- Assets: $680,196,132 (2011)
- Grants Received: $5,048,633 (2011)
- Grants Awarded: $50,326,876 (2011)
In 1988, Herb and Marion Sandler, husband and wife, launched the Sandler Foundation (SF) -- or the Sandler Family Supporting Foundation, as it is also known -- as a philanthropic enterprise to memorialize the legacy of Herb’s brother, Leonard, a New York appellate court judge. For much of its history, SF was a low-profile enterprise. In 2002, it had assets totaling $71,894,602. Four years later, the Sandlers sold their World Savings Bank (WSB), formerly called the Golden West Financial Corporation, to Wachovia for $24 billion. Of this sum, the Sandlers pocketed $2.3 billion, putting $1.3 billion into SF and making it one of the largest foundations in the United States.
The Sandlers played a significant role in the subprime mortgage crisis that hit the American economy in 2008. Their WSB was one of the first banks in the U.S. to aggressively promote adjustable-rate mortgages, which constituted about 80 percent of all loans to subprime borrowers. At the time of its sale, WSB held $122 billion worth of these mortgages, which helped to cause the implosion of Wachovia soon thereafter. In October 2008, Saturday Night Live lampooned the Sandlers as “people who should be shot” for their role in causing the financial havoc plaguing the nation. In 2009, CBS’s 60 Minutes ran a story portraying the Sandlers’ WSB as an example of “how the mortgage industry destroy[ed] itself.” Soon after, the New York Times labeled the Sandlers as “pariahs,” and Time magazine identified them as two of the “25 people to blame for the financial crisis.”
The Sandlers have fiercely defended their reputation, arguing that “it is just plain wrong to pin the blame on us.” "[P]rior to Golden West’s sale," they explain, "we transferred the majority of our personal, long-term holdings in Golden West to a spend-down charitable foundation, and the remainder remains committed for philanthropic use, as was always our family’s plan."
The Sandlers' wish “to make the world a better place for the most vulnerable among us” has led the couple to bankroll some of America's most prominent leftist groups, to which the Sandler Foundation gave more than $247 million between 2003 and 2009. Through their foundation, for example, the Sandlers became major donors to Human Rights Watch (HRW), giving $30 million to the group between 1988 and 2008; they also built a strong relationship with HRW’s head, Aryeh Neier, who eventually became president of the Open Society Institute. During this same period, the Sandlers became philanthropic allies of the heavyweight progressive funders, George Soros and Peter Lewis.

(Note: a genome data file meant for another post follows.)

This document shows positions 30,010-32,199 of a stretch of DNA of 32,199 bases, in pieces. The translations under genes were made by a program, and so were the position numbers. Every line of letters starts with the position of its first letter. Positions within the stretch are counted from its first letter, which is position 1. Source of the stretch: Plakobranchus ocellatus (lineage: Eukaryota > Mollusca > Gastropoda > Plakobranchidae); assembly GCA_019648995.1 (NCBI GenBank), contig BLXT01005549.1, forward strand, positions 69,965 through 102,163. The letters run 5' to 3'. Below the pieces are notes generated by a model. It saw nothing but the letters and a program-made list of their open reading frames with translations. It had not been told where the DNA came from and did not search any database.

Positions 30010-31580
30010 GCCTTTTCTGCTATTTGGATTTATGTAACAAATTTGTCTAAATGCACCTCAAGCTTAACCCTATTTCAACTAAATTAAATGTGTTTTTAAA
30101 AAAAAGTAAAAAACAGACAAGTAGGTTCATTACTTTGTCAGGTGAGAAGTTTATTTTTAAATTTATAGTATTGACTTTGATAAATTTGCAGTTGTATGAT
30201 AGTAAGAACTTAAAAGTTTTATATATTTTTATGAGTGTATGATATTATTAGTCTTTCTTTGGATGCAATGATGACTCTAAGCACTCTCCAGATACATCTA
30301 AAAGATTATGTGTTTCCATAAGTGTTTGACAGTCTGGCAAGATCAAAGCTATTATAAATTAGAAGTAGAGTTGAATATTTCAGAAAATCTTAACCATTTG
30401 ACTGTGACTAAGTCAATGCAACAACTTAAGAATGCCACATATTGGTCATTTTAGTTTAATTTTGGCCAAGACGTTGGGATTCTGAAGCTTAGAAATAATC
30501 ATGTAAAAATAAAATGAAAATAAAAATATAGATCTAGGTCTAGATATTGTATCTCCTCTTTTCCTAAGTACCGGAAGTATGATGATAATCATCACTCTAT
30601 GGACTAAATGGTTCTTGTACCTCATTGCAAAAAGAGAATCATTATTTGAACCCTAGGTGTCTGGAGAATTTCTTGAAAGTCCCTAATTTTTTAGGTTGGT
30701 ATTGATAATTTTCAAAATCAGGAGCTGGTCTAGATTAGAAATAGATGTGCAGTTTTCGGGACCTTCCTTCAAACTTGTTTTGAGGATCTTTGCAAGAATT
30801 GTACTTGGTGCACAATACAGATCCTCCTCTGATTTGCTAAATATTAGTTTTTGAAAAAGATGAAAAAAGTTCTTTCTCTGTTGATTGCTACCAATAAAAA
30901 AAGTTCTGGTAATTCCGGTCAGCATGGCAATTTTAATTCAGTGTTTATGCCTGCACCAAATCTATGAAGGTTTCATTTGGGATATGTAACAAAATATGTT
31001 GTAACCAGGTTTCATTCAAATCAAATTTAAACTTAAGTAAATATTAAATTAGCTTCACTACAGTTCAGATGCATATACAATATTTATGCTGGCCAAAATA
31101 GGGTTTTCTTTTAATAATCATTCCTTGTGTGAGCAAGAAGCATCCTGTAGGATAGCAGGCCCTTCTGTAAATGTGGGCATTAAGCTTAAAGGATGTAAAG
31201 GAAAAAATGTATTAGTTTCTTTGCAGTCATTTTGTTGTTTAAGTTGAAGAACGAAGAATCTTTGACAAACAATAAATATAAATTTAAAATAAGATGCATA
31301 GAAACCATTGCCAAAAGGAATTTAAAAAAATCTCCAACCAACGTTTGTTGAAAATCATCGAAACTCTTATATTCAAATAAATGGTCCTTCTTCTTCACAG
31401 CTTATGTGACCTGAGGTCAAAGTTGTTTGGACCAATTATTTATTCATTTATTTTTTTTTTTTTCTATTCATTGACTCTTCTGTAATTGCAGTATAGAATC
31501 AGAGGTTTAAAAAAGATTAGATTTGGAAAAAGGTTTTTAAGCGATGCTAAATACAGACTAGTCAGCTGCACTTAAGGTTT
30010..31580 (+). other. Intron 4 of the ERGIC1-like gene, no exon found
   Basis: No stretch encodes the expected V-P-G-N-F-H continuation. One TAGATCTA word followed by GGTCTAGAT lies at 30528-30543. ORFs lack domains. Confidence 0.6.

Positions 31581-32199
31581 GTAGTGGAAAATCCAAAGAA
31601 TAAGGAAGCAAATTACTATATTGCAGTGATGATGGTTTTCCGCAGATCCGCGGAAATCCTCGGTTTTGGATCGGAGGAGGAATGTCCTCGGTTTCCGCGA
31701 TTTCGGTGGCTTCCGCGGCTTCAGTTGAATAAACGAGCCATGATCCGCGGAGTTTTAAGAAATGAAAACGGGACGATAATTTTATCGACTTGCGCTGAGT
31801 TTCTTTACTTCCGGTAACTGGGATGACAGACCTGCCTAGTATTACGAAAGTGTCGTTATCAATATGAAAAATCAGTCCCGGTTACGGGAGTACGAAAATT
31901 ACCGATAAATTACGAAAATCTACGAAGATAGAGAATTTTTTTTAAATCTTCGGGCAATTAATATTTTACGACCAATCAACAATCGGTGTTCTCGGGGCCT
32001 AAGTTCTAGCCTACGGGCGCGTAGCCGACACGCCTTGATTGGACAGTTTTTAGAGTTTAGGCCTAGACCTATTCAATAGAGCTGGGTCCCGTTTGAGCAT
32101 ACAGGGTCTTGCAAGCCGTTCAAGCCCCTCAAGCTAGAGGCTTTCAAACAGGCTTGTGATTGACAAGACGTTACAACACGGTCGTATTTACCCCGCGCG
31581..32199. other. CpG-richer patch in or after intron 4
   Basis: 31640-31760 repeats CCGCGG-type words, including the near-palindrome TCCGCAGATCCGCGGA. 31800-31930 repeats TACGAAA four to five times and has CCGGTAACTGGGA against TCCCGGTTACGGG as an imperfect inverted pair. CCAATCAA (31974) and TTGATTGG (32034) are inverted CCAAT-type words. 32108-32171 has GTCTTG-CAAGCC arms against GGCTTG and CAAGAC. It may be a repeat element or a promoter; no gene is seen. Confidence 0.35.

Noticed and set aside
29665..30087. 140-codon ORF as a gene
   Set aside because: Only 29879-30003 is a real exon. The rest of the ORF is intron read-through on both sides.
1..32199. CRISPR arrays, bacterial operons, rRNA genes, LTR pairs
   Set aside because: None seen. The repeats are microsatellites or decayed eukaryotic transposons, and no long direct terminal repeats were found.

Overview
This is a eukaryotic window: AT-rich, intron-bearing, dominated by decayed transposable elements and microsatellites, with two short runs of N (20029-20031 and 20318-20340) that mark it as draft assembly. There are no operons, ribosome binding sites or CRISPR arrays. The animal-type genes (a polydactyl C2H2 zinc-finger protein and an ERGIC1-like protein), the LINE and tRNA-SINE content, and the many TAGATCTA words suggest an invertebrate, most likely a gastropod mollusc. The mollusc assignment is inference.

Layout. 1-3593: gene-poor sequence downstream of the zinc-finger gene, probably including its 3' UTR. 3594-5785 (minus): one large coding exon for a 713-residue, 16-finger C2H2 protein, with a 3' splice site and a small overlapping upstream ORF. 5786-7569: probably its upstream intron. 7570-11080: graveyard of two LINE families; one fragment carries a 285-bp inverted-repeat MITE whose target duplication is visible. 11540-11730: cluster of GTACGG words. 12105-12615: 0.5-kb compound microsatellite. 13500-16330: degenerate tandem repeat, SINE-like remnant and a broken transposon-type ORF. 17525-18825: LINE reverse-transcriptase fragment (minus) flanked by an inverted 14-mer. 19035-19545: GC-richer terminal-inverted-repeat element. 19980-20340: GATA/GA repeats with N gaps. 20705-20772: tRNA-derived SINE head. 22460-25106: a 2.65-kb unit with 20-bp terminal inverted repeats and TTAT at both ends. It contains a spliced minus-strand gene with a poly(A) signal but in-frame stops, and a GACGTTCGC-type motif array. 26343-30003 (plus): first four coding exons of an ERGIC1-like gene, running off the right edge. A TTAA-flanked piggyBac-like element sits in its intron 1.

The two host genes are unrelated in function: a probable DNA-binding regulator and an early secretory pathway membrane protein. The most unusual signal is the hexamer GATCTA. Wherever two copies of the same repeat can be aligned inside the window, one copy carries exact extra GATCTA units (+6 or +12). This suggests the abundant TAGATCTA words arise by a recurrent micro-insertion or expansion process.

Other noteworthy recipients of SF grants include: ACORN, which had received at least $5,723,222 from SF as of 2010; the American Civil Liberties Union; the American Institute for Social Justice, which received well over $4 million from SF between 2003 and 2010; the Center on Budget and Policy Priorities; and the National Partnership for Women and Families.
SF’s self-described “pride and joy” project is the Center for Responsible Lending (CRL). The Sandlers co-founded CRL in 2002; over the next six years, their foundation poured more than $20 million into it.
In 2003 the Sandlers -- along with George Soros, Morton Halperin and Harold Ickes -- co-founded the Center for American Progress, a powerful progressive organization with leaders like Hillary Clinton and John Podesta. That same year, the Sandlers, again with George Soros and also with Peter Lewis, established and funded America Votes to coordinate get-out-the-vote drives during the 2004 election season.
In 2004 the Sandlers donated a total of $13 million to liberal and leftist causes, including $1 million to Democratic political campaigns and $2.5 million to the MoveOn.org Voter Fund. Also that year, SF became the fourth largest donor to Democrat 527 groups, giving $14,009,039 to a number of organizations; among these were the Joint Victory Campaign and Citizens For A Strong Senate, the latter of which received $8.5 million of this sum.
In 2005 the Sandlers became members of another Soros-Lewis-funded group, Democracy Alliance, which finances progressive advocacy and Democratic political campaigns. That same year, SF donated $700,000 to Project Vote, the voter-mobilization arm of ACORN (which SF has also supported consistently over the years).
In 2006 the Sandlers co-founded and bankrolled a new operation, ProPublica, whose mission is to provide the American public with independent "investigative journalism in the public interest" -- "journalism that shines a light on exploitation of the weak by the strong and on the failures of those with power to vindicate the trust placed in them." From 2006 to 2009, SF gave $30 million to its new media group. In October 2009, Jack Shafer of Slate.com claimed that the Sandlers were simply intent on “return[ing] us to the days of the partisan press” – and Capital Research profiled ProPublica as a partisan organization, designed to attack conservatives.
Other recipients of SF grants in recent years include two ACORN affiliates, Project Vote and the American Institute for Social Justice, the Center for American Progress, the Center for Community Change, the Drum Major Institute for Public Policy, Environmental Defense, Media Matters for America, the Natural Resources Defense Council, Pew Charitable Trusts, the Tides Foundation & Tides Center, and the William J. Clinton Foundation.
To view a list of additional noteworthy grantees of the Sandler Family Supporting Foundation, click here.
(Information on grantees and monetary amounts courtesy of The Foundation Center, GuideStar, ActivistCash, the Capital Research Center and Undue Influence)